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Pierre Bonnard (1867-1947)
Artist's Resale Right ("Droit de Suite"). Artist's… Read more PROPERTY FROM A PRIVATE EUROPEAN COLLECTION
Pierre Bonnard (1867-1947)

Plage

Details
Pierre Bonnard (1867-1947)
Plage
signed 'Bonnard' (lower left)
oil on canvas
13 3/4 x 24 1/4 in. (35 x 61.7 cm.)
Painted circa 1922
Provenance
Private collection, Switzerland.
Galerie Max Wydler, Zurich.
Anonymous sale, Weinmüller, Munich, 20 July 1961.
The George Schäfer collection, Schweinfurt; sale, Christie's, London, 27 June 1978, lot 48.
Acquired at the above sale by the present owner.
Literature
J. & H. Dauberville, Bonnard, Catalogue raisonné de l'œuvre peint, vol. III, 1920-1939, Paris, 1973, no. 1136, p. 129 (illustrated).
Special notice

Artist's Resale Right ("Droit de Suite"). Artist's Resale Right Regulations 2006 apply to this lot, the buyer agrees to pay us an amount equal to the resale royalty provided for in those Regulations, and we undertake to the buyer to pay such amount to the artist's collection agent.

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Lot Essay

Pierre Bonnard’s Plage is a sumptuous visual hymn to the sea, the beach and the light in the South of France of the early 1920s. Capturing the atmospheric seascape, this painting perfectly demonstrates the rich subtleties of the colourism that was the artist’s hallmark.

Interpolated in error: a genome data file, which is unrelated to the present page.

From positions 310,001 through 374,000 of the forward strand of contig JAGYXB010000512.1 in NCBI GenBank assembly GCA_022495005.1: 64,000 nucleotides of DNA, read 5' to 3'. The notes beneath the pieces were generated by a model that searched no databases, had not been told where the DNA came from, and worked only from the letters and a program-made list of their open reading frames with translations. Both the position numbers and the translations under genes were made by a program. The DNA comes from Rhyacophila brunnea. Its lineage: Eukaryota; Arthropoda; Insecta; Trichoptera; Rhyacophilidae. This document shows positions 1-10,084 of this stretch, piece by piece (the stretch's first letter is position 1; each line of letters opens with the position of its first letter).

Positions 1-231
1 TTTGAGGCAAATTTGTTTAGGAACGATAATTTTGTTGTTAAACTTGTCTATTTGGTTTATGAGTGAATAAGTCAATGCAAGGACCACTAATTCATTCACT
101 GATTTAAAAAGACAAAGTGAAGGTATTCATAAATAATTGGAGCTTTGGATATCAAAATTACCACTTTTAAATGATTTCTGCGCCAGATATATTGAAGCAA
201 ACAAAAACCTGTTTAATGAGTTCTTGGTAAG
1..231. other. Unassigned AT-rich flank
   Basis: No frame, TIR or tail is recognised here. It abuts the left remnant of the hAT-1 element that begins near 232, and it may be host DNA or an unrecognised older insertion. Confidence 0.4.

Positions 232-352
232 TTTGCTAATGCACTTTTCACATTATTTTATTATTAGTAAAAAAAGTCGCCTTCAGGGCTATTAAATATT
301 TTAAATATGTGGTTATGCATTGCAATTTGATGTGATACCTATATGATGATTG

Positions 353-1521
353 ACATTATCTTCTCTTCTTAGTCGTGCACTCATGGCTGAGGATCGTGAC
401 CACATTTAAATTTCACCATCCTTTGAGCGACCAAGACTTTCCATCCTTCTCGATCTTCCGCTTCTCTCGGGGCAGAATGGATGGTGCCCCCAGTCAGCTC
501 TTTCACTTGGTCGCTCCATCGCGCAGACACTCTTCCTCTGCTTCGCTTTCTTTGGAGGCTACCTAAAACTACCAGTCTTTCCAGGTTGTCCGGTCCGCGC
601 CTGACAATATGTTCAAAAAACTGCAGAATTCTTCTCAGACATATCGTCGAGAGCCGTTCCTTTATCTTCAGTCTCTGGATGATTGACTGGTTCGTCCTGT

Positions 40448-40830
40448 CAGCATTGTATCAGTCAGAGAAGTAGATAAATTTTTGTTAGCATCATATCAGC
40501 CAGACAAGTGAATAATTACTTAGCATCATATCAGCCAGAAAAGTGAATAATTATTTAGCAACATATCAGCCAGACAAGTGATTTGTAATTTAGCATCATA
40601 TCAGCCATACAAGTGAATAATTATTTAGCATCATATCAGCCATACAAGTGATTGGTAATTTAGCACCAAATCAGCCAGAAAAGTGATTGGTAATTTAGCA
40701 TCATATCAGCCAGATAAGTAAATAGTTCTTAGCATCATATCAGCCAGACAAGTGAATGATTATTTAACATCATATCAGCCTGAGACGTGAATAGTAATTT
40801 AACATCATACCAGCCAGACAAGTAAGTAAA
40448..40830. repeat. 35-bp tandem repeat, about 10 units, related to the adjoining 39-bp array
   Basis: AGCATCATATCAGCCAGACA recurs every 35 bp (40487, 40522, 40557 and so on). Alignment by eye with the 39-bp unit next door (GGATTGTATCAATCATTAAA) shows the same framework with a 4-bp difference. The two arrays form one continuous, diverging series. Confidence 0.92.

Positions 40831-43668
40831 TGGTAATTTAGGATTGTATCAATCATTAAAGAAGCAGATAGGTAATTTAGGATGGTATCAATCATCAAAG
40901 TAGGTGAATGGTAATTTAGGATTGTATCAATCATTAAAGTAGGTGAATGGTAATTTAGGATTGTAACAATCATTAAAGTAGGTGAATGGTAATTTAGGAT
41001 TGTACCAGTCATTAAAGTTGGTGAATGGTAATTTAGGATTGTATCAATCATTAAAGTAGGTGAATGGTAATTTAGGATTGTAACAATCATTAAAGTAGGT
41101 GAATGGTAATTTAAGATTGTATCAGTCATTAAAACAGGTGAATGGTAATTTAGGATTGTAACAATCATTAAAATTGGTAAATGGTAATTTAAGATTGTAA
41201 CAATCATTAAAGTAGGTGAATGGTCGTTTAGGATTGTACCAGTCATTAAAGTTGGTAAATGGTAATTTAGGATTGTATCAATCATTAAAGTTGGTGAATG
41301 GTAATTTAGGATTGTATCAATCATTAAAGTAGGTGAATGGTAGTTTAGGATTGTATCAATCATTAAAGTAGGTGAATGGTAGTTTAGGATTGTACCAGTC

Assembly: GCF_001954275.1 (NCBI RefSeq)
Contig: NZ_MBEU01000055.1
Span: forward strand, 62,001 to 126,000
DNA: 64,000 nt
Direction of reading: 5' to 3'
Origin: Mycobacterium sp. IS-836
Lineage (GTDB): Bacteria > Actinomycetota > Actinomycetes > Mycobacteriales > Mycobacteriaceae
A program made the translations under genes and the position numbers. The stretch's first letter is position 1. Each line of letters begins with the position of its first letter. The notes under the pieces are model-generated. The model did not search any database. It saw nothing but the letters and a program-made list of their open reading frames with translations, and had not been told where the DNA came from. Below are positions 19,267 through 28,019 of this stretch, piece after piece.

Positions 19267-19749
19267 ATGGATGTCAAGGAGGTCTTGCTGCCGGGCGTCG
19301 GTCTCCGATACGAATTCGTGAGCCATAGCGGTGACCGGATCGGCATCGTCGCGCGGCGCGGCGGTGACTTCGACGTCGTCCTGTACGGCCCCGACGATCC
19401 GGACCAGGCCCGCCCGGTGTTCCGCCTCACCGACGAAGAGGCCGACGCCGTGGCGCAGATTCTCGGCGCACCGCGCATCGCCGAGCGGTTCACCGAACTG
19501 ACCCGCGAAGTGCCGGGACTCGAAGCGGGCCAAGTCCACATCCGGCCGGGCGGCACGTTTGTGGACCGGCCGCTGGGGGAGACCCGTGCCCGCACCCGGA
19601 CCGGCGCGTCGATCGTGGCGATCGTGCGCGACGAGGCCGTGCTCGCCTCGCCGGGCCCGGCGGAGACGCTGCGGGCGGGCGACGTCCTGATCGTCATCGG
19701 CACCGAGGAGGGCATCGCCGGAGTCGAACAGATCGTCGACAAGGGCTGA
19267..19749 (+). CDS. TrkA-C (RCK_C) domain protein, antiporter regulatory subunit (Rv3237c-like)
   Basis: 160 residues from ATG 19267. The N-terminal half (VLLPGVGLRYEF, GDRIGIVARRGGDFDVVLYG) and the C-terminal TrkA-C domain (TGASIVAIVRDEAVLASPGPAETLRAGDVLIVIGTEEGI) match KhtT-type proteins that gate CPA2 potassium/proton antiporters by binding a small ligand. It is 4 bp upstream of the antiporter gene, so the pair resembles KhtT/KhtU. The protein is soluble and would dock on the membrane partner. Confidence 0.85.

The scene comprises horizontal bands of colour, with the warm whites of the beach, the turquoise and blue of the Mediterranean, and above that the various strata of the sky. The two lonesome figures at this beach at sunset, form a witty apostrophe to this focus on this succession of horizons.

Bonnard had already honed his skills as a colourist in the north of France, even before his fascination with the South flowered. Recent scholarship has made much of the contrast that Bonnard explored in his paintings between the North and the South, and between realism and idealism. His ever-increasing interest in the South and its seeming timelessness and endurability had even taken a mythological turn in some pictures, recalling Matisse’s early masterpiece Les Joies de la vie.

It is through this colourist musicality that Plage wields its power, its composition filling it with visual, almost legible rhythms, its various oils meeting in a symphony of expression. This ability to translate with great intensity his experiences or memories through colour had been a constant thread throughout Bonnard’s career. His status as arch-colourist is in part due to his instinctive ability to capture a concentrated, vibrant image of the world through his paintings. He had used this to good effect when he worked among the Nabis; the Nabis did not believe in representing the world directly, but in trying to capture the soul or essence of their subject. Their colours were intense in order to provoke intense reactions and emotions, in short, to transmit experience and not just information. Bonnard had shed his interest in Symbolism long before Plage was painted, yet his colourism is intended to carry out much the same process. Indeed, Bonnard has surpassed the art of his Impressionist and Symbolist predecessors to create a painting that truly transmits the atmosphere and the light of the South.

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